]

 

In 1998 I was 13 and someone was already trying to do such a thing, now I’m 29 and we’re just starting to see a growing audience for this kind of things. Going to game events and meetup is cool and useful, let’s invite people from adjacent world too, let’s be part of adjacent worlds ourselves. When an artist makes an art game we all should care because out of the box perspectives are what this medium needs more than ever.


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Comments


nicholas ralabate
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i thought the guy who made coin traps at lost levels was pretty cool. also at gdc 2013 they had a game expo at the lobby of the SFMOMA, mostly vanilla/paper but a definite mixing of cultures.

[edit] i actually think going the other way around (as game designer makes art) might be more powerful for stirring the pot. what installations are and what locative games are is blurring. and in some ways, game designers are less bound to fashion/patron. this is a good example:

http://www.fatvillageprojects.com/#!game-show/crl2

Fabian Fischer
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I strongly recommend reading Derek Yu's blog for reasons as to why the artist should, in fact, be the artist and not the game designer: http://makegames.tumblr.com/post/18591854565/how-to-tell-when-you
-gave-artists-too-much-control-over

Mutlu Isik
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Part of the problem is a misunderstanding of the term "art" in this context. No, I'm not trying to open up a debate about 'what is art?', that's not what I mean. It's just a matter of context. When we look at small indie teams, there's usually someone responsible for "art", but that's an industry term that refers to "art style". This is purely visual eye-candy. For example, we talk about "pixel art style".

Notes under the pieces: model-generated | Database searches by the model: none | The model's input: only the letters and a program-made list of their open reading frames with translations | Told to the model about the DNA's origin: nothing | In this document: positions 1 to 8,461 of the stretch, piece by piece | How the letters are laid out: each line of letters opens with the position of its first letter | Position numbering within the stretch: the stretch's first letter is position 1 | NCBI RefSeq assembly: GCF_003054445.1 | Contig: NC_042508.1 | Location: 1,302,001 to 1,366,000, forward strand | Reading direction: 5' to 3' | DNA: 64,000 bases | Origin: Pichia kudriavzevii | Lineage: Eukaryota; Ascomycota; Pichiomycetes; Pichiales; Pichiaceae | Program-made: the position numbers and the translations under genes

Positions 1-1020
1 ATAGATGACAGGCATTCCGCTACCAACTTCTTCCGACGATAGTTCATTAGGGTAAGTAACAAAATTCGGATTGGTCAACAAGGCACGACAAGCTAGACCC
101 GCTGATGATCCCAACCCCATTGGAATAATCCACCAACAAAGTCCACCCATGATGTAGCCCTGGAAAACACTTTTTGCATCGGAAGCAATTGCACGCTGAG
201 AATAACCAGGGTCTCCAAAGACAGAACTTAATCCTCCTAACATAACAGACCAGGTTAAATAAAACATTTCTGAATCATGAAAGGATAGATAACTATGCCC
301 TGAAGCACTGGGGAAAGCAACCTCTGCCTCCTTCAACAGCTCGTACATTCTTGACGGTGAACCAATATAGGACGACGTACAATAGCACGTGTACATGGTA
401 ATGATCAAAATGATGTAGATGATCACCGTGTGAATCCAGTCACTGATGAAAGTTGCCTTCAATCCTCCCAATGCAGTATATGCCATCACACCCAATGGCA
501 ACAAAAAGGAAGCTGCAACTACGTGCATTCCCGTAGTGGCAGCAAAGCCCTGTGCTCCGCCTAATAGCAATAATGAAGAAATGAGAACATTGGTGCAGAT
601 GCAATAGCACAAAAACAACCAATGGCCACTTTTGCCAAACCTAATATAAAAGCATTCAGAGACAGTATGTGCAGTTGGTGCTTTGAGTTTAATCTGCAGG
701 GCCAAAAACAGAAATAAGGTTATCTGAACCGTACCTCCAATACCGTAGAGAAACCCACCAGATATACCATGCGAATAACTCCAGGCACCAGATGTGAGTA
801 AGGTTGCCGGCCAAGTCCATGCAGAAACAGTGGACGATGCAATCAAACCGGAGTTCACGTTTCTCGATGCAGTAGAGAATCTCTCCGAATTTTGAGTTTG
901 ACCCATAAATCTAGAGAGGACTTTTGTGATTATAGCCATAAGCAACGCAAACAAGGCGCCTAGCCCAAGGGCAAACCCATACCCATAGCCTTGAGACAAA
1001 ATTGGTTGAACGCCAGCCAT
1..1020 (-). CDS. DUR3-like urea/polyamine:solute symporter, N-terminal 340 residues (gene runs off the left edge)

But I don't think that's what the author means by "art" in this context. It's not just something visual. Art makes you think. Art asks difficult questions. Art is highly subjective and doesn't care about being popular. And that's why it's so difficult and rare to find art that touches you deeply.

Fabian Fischer
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If that's the case, the discussion is moot anyways. Every game designer is an artist, because he employs a creative process to produce a work.

Any more exclusive definition of the term "art" than "the result of a creative process with the intent of stimulating psychological needs" simply has to be arbitrary, subjective and therefore worthless in any sort of discussion.

Yes, by that definition Candy Crush is art, just as Half-Life or Civilization are. But that's okay, because "being art" is not a quality criterion in itself at all. There's good art and bad art.

Mutlu Isik
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Sorry, this is exactly the debate I was trying to avoid. Let's not try to define "what is art?", because we'll be here for a while.

I just wanted to point out a nomenclature issue, but I guess I didn't explain it right. In the video game industry "art" often refers to all "visual assets" in a game. For example, when we say "the game art looks great", what we really mean is just that the game looks good visually. But that's not what the author means in this context, so the term can be confusing.

Fabian Fischer
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Exactly, then what does he mean? If anything.

Lorenzo Pigozzo
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That, thanks Mutlu. I would like to avoid the "everything is art" thing, cultural values are always relative and there are major and minor arts. Art in this post refers to major arts and art as the cultural debate ongoing within contemporary museums and expositions, sorry to leave that implicit.

Christian Nutt
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@Fabian Fischer.